Safety, of course, is the show’s first priority in creating those flight effects.

“Going up here for the first time, you look around like, ‘I’m pretty high up here!’ ” Rosales said. “But you feel so safe, so secure. You’re in good hands.”

Although the flying apparatus is mostly automated, one technician is assigned to every performer and makes adjustments throughout the show. And the performers can come down any time they like, if something doesn’t feel right — a look or a secret signal to their operator is all that it takes to bring an actor back to terra firma. There’s no offstage in a 360-degree theater, so between scenes, the performers go beneath the stage floor or to a platform at the very top of the tent — the maximum flight height of about 40 feet.

In “Peter Pan,” the Darling children think of lovely thoughts to get off the ground: Christmas presents, candy, picnics and the like. I was unable to conjure such pleasantries. Safety reassurances aside, in my last few moments on the ground, my mind wandered to the details of my employer’s workers’ compensation plan. Stephenson gave the crew a signal, and I felt the wires go taut. Before I had time for second-guessing, I was in the air — just a few feet at first, to get used to the feeling. It became immediately clear that I had no idea how my body worked when it wasn’t touching the ground.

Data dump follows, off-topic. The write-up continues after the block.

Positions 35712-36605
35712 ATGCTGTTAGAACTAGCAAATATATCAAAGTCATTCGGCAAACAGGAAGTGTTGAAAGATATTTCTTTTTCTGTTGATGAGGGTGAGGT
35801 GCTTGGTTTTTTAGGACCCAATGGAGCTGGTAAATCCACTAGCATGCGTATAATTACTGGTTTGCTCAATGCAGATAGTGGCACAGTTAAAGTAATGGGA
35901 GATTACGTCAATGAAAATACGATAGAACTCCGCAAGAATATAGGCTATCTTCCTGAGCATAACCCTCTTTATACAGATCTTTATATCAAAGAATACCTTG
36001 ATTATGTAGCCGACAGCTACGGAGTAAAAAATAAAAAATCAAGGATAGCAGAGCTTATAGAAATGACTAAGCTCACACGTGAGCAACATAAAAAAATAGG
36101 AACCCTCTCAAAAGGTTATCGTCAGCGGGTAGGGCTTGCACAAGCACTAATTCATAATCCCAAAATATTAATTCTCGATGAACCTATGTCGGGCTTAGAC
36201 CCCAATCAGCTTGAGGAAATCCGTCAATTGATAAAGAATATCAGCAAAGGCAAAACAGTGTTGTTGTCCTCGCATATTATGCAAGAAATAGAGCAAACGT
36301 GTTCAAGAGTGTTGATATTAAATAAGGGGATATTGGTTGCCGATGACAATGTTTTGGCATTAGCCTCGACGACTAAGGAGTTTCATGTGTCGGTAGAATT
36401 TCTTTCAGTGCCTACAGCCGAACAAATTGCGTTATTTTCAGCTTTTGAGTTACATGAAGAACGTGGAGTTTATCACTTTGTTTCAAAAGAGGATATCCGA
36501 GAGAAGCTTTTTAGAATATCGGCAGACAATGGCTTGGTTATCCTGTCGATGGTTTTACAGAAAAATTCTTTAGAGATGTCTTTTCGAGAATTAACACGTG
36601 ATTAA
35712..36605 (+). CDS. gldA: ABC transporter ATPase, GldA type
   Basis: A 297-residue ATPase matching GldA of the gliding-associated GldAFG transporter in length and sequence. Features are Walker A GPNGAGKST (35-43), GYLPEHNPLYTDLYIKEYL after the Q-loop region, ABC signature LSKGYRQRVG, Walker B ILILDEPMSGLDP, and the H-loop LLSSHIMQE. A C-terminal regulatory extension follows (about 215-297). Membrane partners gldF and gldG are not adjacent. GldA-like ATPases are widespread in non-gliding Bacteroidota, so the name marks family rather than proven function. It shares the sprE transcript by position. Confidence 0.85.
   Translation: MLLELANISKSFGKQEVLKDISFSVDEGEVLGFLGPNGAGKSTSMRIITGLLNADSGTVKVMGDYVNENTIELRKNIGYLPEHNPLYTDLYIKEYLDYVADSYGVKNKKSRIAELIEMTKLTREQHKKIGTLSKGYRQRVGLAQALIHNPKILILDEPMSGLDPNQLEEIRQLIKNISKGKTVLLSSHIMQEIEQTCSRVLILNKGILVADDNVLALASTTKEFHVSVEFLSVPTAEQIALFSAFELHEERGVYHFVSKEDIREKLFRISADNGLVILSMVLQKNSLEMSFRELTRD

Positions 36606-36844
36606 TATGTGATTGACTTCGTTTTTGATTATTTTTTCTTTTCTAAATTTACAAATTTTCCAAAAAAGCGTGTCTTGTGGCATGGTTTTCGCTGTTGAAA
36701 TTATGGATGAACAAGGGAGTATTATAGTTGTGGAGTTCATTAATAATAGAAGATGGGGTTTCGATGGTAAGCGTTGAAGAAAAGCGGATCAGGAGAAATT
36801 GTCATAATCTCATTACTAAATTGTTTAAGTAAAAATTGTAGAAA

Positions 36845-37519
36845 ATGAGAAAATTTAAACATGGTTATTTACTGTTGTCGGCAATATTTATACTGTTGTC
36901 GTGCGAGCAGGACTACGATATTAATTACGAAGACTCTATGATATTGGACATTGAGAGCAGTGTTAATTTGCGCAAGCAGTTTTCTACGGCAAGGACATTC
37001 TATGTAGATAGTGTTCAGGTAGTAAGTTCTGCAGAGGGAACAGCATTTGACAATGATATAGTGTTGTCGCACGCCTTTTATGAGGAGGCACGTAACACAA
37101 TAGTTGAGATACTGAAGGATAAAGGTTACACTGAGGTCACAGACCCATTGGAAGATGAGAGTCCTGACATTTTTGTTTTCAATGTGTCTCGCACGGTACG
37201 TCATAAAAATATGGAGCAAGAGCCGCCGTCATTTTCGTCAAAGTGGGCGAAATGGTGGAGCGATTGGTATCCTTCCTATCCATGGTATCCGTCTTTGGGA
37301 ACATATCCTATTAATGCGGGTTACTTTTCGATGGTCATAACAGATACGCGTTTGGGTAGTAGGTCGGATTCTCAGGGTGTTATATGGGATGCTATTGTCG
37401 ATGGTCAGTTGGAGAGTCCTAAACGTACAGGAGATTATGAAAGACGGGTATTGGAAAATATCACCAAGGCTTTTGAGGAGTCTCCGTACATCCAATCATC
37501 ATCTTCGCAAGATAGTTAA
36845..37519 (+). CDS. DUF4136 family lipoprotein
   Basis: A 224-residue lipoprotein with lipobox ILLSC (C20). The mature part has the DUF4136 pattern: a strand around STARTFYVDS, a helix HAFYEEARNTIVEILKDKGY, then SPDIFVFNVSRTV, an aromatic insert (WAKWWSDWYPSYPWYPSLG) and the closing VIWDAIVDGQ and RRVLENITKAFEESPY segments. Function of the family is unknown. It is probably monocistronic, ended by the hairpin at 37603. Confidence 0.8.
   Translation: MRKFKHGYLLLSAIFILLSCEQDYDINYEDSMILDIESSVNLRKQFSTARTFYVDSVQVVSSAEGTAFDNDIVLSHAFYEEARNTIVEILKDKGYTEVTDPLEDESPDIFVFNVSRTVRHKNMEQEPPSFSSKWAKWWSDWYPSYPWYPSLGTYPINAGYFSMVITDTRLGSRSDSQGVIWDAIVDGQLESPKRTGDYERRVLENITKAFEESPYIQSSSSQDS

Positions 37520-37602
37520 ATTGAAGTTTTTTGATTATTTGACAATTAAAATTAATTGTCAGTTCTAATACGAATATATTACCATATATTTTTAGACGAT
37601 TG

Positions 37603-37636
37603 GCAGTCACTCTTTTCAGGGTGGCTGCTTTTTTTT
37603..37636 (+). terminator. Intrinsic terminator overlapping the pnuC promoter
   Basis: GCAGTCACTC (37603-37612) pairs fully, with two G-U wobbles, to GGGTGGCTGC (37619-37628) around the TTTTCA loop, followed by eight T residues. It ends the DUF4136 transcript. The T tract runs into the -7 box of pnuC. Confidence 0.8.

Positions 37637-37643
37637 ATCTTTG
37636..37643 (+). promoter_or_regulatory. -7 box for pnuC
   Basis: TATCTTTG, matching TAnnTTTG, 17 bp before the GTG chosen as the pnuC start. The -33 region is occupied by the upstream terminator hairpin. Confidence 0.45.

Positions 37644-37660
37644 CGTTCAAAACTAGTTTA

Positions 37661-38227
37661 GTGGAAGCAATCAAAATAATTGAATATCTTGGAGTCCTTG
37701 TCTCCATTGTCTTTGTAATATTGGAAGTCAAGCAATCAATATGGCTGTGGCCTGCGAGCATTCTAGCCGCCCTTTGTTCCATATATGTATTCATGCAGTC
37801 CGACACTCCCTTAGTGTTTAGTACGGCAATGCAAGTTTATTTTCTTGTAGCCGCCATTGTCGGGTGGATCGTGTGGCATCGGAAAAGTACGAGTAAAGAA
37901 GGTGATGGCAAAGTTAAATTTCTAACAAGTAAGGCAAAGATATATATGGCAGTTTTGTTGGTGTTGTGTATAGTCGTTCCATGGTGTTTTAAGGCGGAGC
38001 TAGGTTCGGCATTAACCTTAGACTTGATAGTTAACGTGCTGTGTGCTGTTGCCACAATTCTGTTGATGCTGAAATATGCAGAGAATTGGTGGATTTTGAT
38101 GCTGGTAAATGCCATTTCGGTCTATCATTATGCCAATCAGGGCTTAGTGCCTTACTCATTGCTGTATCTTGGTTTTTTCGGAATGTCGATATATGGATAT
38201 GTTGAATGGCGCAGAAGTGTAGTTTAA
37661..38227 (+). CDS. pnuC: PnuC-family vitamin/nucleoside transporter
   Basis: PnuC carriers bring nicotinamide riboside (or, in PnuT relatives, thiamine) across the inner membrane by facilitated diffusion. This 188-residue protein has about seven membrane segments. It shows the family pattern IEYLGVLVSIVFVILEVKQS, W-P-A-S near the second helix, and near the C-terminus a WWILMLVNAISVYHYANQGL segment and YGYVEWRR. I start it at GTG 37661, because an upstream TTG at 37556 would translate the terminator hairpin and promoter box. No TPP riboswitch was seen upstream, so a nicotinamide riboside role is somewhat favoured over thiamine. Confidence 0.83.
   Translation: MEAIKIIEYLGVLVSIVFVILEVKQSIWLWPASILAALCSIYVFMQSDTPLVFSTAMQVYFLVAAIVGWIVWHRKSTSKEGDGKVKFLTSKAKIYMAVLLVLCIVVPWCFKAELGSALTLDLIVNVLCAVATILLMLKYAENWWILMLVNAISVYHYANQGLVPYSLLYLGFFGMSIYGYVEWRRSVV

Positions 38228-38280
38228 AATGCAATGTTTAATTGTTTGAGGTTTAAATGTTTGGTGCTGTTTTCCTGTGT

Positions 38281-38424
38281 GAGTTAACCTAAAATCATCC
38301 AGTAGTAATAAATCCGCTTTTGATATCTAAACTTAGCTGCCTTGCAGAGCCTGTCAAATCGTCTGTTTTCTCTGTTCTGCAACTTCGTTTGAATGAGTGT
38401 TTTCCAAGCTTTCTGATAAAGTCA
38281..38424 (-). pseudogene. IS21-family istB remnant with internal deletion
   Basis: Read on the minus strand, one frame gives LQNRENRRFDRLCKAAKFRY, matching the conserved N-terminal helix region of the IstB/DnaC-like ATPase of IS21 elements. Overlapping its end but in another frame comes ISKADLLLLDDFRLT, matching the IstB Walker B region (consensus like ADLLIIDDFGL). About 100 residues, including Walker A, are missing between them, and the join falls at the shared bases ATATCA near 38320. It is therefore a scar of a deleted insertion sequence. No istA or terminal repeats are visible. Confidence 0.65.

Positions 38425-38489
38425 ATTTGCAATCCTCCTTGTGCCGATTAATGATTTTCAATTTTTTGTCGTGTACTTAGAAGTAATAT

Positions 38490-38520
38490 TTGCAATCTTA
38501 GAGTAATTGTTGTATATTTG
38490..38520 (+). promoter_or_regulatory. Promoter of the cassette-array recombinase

“Imagine yourself treading water,” Stephenson said, coaching me as I flailed my limbs in what may have been the world’s first aerial performance of the Elaine dance from “Seinfeld.” “We’re going to cycle the legs gently without locking the knees.”

The best way to look graceful in the air is to move slowly.

“Perhaps if you were in the air, you would move at the speed you normally would, but as an audience member looking at that, it looks too frantic,” Stephenson added. “So the idea is to slow it all down and make it look airy.”

Once you’ve got that down, Rosales said, you must try to forget about the harness and wires. When he and Charles joined me in the air, I felt like I was doing the doggie paddle next to Michael Phelps doing the butterfly.